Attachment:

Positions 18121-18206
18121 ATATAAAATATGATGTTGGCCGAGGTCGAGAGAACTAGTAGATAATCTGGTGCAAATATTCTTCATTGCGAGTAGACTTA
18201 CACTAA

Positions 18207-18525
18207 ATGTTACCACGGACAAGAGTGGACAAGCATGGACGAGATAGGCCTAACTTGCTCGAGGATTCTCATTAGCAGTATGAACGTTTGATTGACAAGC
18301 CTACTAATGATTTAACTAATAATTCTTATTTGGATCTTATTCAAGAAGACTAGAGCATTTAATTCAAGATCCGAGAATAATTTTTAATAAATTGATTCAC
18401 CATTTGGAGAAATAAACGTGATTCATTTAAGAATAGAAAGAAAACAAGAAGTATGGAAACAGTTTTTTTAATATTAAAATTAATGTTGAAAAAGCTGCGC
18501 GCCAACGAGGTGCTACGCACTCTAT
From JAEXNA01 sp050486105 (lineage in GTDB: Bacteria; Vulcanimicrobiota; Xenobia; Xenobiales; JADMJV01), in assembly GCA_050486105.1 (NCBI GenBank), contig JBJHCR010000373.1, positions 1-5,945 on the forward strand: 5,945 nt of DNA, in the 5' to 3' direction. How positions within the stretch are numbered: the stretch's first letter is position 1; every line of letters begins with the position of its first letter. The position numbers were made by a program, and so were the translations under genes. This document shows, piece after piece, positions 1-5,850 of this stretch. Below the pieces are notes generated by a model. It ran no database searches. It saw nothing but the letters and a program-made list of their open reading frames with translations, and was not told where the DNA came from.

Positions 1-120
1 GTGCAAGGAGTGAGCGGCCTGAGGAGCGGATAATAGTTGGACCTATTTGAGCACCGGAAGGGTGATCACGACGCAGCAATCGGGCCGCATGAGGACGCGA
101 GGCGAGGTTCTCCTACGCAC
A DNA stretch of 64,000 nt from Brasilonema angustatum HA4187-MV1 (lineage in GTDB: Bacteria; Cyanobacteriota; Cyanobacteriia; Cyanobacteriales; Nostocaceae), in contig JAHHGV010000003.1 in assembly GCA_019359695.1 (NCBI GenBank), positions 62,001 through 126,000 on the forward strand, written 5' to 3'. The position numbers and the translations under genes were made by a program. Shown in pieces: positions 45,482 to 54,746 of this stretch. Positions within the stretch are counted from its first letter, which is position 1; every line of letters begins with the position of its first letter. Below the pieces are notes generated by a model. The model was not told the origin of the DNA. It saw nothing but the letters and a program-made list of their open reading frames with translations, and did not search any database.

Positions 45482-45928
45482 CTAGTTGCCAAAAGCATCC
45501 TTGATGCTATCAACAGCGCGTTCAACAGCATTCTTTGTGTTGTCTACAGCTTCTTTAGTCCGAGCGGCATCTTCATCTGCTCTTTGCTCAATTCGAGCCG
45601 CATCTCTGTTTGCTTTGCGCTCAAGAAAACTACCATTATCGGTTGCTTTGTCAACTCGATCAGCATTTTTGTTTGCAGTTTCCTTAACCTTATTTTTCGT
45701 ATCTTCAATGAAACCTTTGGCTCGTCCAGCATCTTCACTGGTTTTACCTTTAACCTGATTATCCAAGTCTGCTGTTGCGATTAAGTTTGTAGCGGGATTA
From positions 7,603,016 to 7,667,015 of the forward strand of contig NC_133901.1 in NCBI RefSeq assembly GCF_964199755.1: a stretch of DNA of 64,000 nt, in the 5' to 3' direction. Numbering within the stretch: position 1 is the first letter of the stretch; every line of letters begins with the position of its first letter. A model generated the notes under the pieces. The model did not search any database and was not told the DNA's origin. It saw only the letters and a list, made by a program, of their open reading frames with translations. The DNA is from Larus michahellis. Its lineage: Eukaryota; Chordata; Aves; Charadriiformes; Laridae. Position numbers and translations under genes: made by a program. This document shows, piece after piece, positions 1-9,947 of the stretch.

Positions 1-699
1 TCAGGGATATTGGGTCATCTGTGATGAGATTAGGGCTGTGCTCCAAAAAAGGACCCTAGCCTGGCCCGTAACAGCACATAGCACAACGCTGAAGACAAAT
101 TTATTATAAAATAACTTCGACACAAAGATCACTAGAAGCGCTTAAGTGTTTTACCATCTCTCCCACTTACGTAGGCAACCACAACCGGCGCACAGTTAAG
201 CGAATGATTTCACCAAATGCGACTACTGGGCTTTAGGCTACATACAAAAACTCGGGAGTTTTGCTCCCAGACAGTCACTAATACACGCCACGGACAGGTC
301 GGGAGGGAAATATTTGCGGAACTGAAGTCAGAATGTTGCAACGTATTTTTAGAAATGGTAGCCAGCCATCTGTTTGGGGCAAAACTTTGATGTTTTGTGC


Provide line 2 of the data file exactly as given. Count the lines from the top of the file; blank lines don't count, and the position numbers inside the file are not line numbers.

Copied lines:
18121 ATATAAAATATGATGTTGGCCGAGGTCGAGAGAACTAGTAGATAATCTGGTGCAAATATTCTTCATTGCGAGTAGACTTA